RIGA - Parex Bank on May 3 made its last syndicated loan payment, paying back 164 million lats (234.2 million euros) to its lenders, said the bank’s spokeswoman Marita Ozolina-Tumanovska, reports news agency LETA. The bank repaid the loan with its own funds, without drawing any money from the state budget, stressed Ozolina-Tumanovska, adding that the key obligations of Parex Bank have been honored at no cost to the state budget.
Parex CEO Christopher Gwilliam says he is pleased with the job done by the bank’s team, taking into account the complicated fiscal situation in the country and the difficult political decisions that are to be made by the government regarding budget consolidation. The bank has been able to fully repay its syndicated loans, and this was done at no cost to the state budget and taxpayers.
International financial market players also watched closely whether the bank would be able to settle its liabilities on its own, and considered this fact an important indicator of Latvia’s economic recovery.
The repayment of the syndicated loan on time, without any state aid, is a positive signal to foreign investors and rating agencies. It proves gradual economic recovery of Latvia and the correctness of the strategy chosen for tackling problems in the banking sector, said Gwilliam.
According to Parex Bank’s restructuring plan, it was able to repay the syndicated loan by restructuring non-performing loans and selling securities, said Ozolina-Tumanovska. She went on to say that, thanks to a cautious strategy, Parex has been able to avoid selling its assets at “inadequately low” prices.
Gwilliam said that the bank’s employees, the Financial and Capital Market Commission, Finance Ministry and State Treasury have cooperated with the bank and helped it overcome many problems that had initially seemed “insurmountable.” The bank has successfully implemented its first important task, he added.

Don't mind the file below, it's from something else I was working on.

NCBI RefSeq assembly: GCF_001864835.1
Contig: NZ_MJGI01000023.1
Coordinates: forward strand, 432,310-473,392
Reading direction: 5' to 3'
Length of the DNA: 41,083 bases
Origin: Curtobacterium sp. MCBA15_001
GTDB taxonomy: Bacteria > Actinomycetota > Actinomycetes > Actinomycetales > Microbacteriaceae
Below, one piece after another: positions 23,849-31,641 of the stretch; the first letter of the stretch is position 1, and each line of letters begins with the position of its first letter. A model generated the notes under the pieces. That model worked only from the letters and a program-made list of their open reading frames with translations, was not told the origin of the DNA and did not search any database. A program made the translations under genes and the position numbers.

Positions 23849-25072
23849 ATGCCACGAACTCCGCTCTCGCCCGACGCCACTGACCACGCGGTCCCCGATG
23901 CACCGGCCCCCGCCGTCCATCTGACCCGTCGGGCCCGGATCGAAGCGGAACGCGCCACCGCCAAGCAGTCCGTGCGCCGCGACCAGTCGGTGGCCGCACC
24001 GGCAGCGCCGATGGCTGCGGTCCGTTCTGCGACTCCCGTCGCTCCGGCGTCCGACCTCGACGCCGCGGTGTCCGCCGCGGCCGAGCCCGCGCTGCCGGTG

Minority shareholders, however, take a different view on current bank activities. The Bank of Latvia is doing everything possible so that the state would lose its investment in the Parex Bank bailout, Parex Bank minority shareholder, Filips Rajevskis, said. He points out that the Bank of Latvia did not support the transfer of Parex Bank assets to a new bank, and, by not freeing Parex from obligatory reserve requirements, is now trying to prove that it was right.
Rajevskis believes that the restructuring of Parex was wrong, and the bank’s bad assets should have been transferred to a fund. However, the termination of Parex’s license in order to free the bank from obligatory reserve requirements would only increase the state and minority shareholders’ losses.
The minority shareholder then pointed out that revoking Parex Bank’s license, which is an important asset on its own, will even further reduce the bank’s value and emphasized that the minority shareholders are not interested in the bank’s insolvency or liquidation process.
Parex, which was broken up in August 2010, posted 163.9 million lats in audited losses last year, according to the bank’s audited annual report submitted to Nasdaq OMX Riga. In 2009, Parex’ losses amounted to 111.1 million lats.
In compliance with the International Financial Reporting Standards, Parex established reserves in the amount of 115.7 million lats for non-secure loans in 2010. The adjustment affected the bank’s financial indicators, the report states.
As of Dec. 31, 2010, the loan portfolio of Parex and the concern amounted to 566.3 million lats and 541.6 million lats, respectively; total assets - 789.3 million lats and 792.1 million lats, respectively. The amount of capital and reserves reached 36.9 million lats and 37.3 million lats at end-2010.